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Devin D. Thorpe
Devin Thorpe

Indian Rotarian Devotes 30 Years To Polio Fight

Sajjan Goenka has been fighting polio since 1983. With polio eradicated from India–and all but three other countries in the world–he confessed to me today that when he accepted the Rotary International challenge to eradicate polio, he didn’t believe it could be done. No one did, he says.

imageDr. Mona Khanna of Fox 32 Chicago with Sajjan Goenka, photo by Devin Thorpe 

Goenka joined Rotary in 1968 and was first exposed to Rotary’s plan to end polio in 1983. The effort was formalized in India in the late 1980’s and Goenka was there to help organize the first rallies to bring attention to the need for universal immunizations. Over the years he has served as both a Club President and a District Governor.

In the early days, he says, Rotary took 100 percent of the responsibility, providing the volunteer manpower, the money and all of the infrastructure. Over the years, the Indian government has built up its infrastructure and the Gates Foundation has provided funding to help in the war on polio. Rotary continues to provide volunteers to staff and support the effort.

Goenka is a successful entrepreneur who says his company Texport Industries PVT. LTD, which exports garments to the U.S., does about $85 million in annual sales. He is a classic philanthropist who has devoted much of his time an energy to service, most often with, through and for Rotary.

His office is full of Rotary recognition and little else. In addition to the fight against polio, he and the Bombay West Rotary Club operate a health clinic here. He donated a school in his home town of Rajistan. Most recently, he is funding the Management Institute of Media Studies, a college-level program in both news and entertainment media.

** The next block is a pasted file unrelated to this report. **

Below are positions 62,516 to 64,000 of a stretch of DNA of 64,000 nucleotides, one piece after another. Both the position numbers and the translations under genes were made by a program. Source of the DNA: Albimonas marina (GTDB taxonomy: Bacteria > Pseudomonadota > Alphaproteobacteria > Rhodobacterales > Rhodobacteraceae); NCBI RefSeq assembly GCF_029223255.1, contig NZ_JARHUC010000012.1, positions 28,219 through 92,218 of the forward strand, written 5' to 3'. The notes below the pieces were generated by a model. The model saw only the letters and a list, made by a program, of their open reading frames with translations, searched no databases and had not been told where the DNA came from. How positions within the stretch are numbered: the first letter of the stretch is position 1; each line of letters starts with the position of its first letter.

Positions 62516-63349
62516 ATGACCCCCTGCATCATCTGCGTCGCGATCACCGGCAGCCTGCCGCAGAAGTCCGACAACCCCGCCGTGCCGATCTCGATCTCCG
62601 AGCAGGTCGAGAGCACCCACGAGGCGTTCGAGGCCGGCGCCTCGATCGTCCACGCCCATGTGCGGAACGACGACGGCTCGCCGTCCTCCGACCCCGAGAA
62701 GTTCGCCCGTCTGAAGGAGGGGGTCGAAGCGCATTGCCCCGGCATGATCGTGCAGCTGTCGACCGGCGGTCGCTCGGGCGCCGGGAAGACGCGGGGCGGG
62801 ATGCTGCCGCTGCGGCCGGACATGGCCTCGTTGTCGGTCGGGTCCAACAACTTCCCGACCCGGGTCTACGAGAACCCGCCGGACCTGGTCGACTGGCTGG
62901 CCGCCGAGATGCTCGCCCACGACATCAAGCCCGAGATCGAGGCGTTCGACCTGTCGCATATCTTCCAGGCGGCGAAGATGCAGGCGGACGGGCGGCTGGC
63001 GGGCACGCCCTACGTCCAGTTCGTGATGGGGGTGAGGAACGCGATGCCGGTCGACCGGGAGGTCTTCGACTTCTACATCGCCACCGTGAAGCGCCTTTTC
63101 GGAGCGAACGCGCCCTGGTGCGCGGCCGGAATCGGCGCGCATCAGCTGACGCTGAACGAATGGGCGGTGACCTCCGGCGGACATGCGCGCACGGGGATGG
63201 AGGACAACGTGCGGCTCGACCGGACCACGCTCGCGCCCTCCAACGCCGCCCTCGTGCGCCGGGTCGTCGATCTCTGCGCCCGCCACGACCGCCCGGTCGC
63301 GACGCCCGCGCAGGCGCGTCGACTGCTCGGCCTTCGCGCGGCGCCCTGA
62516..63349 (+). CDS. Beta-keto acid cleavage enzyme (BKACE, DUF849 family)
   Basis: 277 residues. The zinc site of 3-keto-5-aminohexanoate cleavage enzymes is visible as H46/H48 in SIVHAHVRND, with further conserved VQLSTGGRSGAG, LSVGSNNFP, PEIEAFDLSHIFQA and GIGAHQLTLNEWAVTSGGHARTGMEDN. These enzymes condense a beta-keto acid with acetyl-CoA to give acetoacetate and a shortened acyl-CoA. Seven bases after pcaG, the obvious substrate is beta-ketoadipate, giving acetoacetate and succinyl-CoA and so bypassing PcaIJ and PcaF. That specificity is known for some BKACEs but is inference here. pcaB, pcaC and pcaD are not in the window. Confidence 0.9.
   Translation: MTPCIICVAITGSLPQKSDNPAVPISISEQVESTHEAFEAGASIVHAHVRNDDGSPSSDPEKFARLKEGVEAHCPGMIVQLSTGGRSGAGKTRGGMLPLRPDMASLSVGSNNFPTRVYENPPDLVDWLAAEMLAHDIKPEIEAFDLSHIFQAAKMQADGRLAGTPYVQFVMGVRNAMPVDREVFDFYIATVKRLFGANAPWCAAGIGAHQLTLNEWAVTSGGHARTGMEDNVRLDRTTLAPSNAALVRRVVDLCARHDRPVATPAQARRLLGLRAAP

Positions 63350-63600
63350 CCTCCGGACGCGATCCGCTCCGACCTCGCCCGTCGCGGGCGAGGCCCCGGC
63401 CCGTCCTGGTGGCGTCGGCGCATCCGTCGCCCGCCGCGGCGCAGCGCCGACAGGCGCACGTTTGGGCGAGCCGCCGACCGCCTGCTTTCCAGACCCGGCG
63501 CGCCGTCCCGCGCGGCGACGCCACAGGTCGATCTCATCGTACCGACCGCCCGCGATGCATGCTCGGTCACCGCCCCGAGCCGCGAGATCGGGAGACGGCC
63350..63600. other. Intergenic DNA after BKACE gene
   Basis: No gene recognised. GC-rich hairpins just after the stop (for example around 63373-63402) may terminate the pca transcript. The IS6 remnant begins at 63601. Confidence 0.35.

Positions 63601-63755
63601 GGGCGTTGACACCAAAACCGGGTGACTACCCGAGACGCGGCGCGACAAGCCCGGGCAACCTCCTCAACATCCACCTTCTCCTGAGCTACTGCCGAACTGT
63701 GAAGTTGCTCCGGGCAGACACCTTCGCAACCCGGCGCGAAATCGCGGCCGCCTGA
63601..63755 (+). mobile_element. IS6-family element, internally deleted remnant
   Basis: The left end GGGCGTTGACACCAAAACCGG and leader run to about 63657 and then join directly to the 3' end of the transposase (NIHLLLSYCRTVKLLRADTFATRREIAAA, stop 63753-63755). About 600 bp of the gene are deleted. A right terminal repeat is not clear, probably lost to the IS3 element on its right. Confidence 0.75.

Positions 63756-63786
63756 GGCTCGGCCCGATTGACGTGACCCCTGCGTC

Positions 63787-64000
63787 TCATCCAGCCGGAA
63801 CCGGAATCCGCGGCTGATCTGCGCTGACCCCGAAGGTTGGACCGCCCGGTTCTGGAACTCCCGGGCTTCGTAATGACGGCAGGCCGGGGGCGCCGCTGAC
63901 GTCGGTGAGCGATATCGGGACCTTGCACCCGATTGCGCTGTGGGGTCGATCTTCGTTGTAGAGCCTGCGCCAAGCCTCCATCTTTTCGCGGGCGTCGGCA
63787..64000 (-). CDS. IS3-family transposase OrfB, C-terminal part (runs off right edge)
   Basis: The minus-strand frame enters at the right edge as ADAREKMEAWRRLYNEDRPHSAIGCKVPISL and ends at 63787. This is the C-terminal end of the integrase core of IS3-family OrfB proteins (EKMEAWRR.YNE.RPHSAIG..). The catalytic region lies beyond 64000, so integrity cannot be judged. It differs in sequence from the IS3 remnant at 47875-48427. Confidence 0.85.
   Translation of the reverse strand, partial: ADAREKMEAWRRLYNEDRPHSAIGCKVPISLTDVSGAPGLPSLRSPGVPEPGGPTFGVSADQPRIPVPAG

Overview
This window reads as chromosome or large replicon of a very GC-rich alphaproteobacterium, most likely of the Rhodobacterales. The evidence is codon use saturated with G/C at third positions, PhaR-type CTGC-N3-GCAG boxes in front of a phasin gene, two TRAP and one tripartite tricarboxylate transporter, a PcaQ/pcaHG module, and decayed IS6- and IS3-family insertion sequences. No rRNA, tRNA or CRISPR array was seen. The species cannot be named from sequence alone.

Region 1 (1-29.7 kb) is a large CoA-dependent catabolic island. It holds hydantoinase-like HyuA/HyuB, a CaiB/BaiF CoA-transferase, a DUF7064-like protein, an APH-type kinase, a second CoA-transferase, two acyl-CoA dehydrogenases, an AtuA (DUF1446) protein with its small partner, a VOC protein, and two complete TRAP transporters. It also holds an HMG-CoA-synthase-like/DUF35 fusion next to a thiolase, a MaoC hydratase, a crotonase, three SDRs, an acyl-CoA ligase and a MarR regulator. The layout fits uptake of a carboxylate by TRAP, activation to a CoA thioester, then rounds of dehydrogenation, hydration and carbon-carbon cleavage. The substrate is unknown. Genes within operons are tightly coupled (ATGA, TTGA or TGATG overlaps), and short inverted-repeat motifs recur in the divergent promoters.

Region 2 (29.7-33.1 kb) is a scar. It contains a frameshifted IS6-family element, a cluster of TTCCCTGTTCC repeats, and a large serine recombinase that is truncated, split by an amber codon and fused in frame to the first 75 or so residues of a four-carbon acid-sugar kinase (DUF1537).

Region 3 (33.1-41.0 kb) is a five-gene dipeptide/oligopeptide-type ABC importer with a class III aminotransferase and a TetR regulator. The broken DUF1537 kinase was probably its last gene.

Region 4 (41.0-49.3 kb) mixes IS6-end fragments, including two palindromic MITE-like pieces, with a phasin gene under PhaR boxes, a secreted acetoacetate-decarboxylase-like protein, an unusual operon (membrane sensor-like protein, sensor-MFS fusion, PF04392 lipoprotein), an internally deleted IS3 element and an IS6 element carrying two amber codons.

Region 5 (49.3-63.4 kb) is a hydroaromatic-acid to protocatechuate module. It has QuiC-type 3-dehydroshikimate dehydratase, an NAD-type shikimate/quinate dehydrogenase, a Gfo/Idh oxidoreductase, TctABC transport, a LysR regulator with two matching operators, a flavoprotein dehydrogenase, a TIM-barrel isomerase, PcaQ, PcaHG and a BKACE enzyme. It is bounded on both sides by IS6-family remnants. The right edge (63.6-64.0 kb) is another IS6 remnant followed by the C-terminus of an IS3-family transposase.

His family foundation also operates health camps for poor people in Jhunjhunu, near Rajistan. The foundation provides health checkups, often in cooperation with the local Lion’s club, focusing on eye health and providing cataract surgeries. They also bring in heart, cancer and other specialists who see patients.

In cooperation with Rotary, Goenka funded the Rotary D.G. Goenka Blood Bank, named for his father. The bank collects and distributes 5,000 units of blood each year, serving ten hospitals in Mumbai.

Goenka is a remarkable Rotarian; it was a pleasure to meet him. I’ll be sharing more of his insights for finishing the global effort to end polio in an upcoming piece for Forbes.

Please forgive the following travel note.


As we zipped around Mumbai today, I shot the above photo that suggests the reverence Indians give cows. This one was wandering the streets apparently alone and unmolested.

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